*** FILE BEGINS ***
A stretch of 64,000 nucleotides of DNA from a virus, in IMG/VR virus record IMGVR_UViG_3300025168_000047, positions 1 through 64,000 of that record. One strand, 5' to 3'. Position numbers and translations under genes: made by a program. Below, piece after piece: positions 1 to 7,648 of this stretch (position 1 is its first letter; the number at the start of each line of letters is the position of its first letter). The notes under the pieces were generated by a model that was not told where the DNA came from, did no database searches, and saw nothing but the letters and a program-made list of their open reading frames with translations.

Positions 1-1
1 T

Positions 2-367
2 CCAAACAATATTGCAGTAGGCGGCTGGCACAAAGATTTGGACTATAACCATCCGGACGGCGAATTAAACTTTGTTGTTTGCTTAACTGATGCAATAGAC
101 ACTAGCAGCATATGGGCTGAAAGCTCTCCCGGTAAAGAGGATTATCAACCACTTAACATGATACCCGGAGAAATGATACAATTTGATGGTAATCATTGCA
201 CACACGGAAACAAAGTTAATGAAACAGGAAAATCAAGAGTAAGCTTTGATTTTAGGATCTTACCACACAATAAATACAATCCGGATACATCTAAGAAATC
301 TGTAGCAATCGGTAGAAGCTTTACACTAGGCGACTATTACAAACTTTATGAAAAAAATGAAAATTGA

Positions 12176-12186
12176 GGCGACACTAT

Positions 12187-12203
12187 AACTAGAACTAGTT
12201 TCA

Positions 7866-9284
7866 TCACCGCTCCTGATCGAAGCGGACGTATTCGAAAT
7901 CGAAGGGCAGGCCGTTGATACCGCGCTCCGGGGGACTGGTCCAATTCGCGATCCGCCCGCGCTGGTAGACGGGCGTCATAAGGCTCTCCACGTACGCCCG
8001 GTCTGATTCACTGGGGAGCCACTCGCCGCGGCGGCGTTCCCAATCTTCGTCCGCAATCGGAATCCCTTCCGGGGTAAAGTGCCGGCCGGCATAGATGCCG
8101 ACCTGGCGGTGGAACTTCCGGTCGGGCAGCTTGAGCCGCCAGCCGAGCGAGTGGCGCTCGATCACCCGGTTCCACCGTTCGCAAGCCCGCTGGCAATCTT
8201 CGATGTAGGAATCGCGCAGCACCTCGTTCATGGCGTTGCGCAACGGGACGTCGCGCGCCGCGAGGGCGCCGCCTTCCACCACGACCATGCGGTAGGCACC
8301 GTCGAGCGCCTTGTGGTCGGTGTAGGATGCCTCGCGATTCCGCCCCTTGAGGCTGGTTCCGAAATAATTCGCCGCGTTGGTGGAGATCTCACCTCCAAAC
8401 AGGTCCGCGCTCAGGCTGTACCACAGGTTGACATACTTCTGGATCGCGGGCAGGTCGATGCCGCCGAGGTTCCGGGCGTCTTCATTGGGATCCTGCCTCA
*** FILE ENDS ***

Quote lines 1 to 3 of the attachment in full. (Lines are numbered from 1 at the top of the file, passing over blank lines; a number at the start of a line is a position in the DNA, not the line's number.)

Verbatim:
A stretch of 64,000 nucleotides of DNA from a virus, in IMG/VR virus record IMGVR_UViG_3300025168_000047, positions 1 through 64,000 of that record. One strand, 5' to 3'. Position numbers and translations under genes: made by a program. Below, piece after piece: positions 1 to 7,648 of this stretch (position 1 is its first letter; the number at the start of each line of letters is the position of its first letter). The notes under the pieces were generated by a model that was not told where the DNA came from, did no database searches, and saw nothing but the letters and a program-made list of their open reading frames with translations.

Positions 1-1
1 T